In other words, given a VPN policy that enforces a single tunnel on a client (contrast with a "split tunnel" wherein only VPN-bound traffic goes to VPN while other traffic goes out through normal internet gateway), what's the best workaround to get back some internet connectivity on the client side?
The VPN connection client is locked down — I receive a Cisco binary for windows only, and there are no settings I can change on it to allow split tunneling. I have no access to the VPN server itself, but I can set up relatively harmless software on servers behind the VPN (i.e., on the intranet that the VPN allows me to access).
For example, the setting up of proxy server(s) IS possible on the "intranet side" of the VPN, so I assume that one alternative (call it "Alternative A") would be to go through proxy(s). But that means that each time VPN connection gets made, I need to change at least three applications (web, email, IM) to go through a proxy, and vice-versa to undo the proxying. Is there an easy way to turn on/off proxying in Firefox (web), Eudora (mail) and Trillian (IM)? Or could I do some kind of local proxy server for these, and just change an address in the "hosts" file to make the switch?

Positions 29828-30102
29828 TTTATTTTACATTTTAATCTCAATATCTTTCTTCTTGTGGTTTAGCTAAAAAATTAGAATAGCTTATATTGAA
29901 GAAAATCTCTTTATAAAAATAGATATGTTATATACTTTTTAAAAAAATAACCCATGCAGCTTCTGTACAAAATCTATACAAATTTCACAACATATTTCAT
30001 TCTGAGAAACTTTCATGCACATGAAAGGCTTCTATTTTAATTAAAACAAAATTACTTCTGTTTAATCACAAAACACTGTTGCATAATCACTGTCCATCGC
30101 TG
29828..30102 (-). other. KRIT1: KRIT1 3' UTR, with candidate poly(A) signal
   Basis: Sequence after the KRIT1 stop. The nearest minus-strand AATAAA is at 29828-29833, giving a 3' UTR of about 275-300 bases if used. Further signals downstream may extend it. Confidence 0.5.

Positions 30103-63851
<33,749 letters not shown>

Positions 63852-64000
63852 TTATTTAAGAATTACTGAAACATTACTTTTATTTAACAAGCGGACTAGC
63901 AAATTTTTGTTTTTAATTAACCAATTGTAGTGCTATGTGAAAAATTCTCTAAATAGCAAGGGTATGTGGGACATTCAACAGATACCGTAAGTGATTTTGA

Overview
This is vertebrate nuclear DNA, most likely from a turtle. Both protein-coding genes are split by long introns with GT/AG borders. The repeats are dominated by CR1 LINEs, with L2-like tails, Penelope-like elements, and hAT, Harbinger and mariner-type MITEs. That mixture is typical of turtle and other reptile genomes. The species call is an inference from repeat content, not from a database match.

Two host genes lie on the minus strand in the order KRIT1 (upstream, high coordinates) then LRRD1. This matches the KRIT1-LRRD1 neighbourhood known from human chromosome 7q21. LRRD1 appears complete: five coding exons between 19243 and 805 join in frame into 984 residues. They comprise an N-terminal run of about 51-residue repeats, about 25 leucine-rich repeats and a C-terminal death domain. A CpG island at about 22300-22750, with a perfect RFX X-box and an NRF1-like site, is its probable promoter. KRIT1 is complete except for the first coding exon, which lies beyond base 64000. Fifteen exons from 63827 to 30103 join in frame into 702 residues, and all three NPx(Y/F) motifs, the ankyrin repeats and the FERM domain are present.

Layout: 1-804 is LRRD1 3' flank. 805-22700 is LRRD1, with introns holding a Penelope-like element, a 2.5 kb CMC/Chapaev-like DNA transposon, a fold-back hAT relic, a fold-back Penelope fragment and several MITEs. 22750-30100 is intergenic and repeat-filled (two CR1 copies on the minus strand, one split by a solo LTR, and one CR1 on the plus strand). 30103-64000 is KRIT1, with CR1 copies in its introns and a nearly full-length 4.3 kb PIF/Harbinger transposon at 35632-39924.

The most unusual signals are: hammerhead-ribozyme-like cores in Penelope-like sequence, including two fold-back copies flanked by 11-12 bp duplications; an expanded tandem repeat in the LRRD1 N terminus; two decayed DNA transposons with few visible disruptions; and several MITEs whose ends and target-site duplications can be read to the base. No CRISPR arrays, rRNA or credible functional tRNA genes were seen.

Alternatively, could some kind of routing on the client side help here? (The ipconfig output implies that the VPN client changes the nework gateway into the VPN local address, which forces all traffic into the VPN tunnel; I doubt that the gateway can be changed.)
Alternatively, is there something useful to ask the VPN admins? The policy is clear that split tunneling is out of the question, but they might help is there were some relatively easy and safe way to provide connectivity to me.